Assessing the bioavailability of HOCs during habitat restoration

Photo by Chris J. Benson


Nathan Johnson, University of Minnesota‐Duluth
Amanda Brennan, University of Minnesota‐Duluth

Project Summary

Re‐use of navigational dredged materials for the purpose of habitat creation could potentially benefit current and future restoration activities at moderately contaminated areas of the St. Louis River Estuary as well as reduce costs associated with management of dredged materials.

This project will evaluate the bioavailability of sediment‐associated legacy contaminants before and after restoration efforts involving dredged materials from the Duluth‐Superior Harbor.

The state of Minnesota’s current practices for assessing sediment contamination involve primarily bulk sediment analysis, which quantifies all sediment contaminants, including those that are strongly sequestered and not available for uptake by organisms. This bulk sediment analysis cannot address important questions such as which contaminants benthic organisms are exposed to and how complex sediment characteristics affect the uptake of these contaminants into organisms.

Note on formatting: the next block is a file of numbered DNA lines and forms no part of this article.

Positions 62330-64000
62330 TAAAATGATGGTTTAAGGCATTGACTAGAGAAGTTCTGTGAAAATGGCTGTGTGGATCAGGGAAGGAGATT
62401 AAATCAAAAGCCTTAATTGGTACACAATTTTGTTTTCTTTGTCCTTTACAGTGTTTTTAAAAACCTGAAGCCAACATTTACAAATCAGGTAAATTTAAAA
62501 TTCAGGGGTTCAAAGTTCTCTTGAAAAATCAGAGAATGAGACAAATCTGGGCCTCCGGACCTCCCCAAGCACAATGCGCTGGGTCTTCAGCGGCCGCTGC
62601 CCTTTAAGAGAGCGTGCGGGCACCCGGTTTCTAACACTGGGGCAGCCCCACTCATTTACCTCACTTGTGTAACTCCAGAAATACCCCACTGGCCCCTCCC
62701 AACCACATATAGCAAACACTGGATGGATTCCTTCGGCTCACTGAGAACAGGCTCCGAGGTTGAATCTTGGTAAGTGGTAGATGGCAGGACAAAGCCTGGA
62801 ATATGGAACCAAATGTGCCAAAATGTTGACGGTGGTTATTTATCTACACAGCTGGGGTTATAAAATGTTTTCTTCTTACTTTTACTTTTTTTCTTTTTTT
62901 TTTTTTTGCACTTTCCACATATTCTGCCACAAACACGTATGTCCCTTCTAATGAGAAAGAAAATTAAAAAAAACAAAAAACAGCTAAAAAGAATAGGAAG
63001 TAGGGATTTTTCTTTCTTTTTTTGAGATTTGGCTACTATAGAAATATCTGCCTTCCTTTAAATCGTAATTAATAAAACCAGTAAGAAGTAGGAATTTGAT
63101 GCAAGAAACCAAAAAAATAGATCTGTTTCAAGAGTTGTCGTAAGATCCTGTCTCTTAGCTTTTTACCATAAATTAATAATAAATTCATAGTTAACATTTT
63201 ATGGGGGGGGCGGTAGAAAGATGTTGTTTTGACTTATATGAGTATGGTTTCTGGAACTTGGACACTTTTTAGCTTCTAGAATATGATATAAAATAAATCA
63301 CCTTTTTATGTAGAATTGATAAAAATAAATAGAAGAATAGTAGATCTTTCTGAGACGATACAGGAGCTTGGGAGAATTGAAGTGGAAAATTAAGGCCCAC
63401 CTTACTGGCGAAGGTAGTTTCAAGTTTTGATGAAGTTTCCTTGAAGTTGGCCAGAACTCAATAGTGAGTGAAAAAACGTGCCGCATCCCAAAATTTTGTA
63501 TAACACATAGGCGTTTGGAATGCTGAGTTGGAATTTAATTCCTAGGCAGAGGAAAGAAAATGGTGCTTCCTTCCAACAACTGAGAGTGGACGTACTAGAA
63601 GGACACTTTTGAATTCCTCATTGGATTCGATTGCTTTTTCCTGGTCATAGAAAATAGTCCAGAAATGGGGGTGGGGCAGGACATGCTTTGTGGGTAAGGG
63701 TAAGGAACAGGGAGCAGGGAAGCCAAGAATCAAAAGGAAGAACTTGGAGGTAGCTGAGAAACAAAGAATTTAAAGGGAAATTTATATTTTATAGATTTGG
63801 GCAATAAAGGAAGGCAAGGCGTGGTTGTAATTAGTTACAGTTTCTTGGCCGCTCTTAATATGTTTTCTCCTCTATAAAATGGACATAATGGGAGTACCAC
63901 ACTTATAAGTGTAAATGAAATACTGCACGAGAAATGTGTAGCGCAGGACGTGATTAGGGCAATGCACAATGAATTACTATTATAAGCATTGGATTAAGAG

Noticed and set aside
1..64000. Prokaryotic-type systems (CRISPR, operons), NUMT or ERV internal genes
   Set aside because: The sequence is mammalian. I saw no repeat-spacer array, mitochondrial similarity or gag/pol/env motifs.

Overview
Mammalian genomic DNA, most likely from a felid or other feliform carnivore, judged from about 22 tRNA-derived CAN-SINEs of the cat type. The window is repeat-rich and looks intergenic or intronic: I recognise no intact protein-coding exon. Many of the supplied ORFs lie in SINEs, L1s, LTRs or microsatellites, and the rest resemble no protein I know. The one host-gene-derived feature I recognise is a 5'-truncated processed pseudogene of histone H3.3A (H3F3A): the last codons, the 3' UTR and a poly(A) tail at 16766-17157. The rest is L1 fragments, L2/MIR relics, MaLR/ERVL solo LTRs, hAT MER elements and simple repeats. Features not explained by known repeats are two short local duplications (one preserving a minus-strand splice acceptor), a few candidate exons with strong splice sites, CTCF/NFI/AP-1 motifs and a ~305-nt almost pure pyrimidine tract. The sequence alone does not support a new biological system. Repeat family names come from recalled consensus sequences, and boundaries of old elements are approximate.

Bioavailability based techniques utilized in this research will employ passive sampling to quantify the concentrations of contaminants freely dissolved in sediment porewater, thereby providing a realistic measure of organism exposure. The Minnesota Pollution Control Agency and US Army Corps of Engineers are working together to evaluate the contaminant‐related implications of utilizing dredged material for habitat restoration and their feedback will be solicited and incorporated at various stages of the project.

Locally, the results of this project will provide resource managers with a greater understanding of the contaminant‐related implications of using dredged sediments from the Duluth‐Superior Harbor for restoration activities. On a broader scale, this project will serve as a template for the integration of data from bioavailability based techniques in assessments of site restoration in Minnesota and the Great Lakes.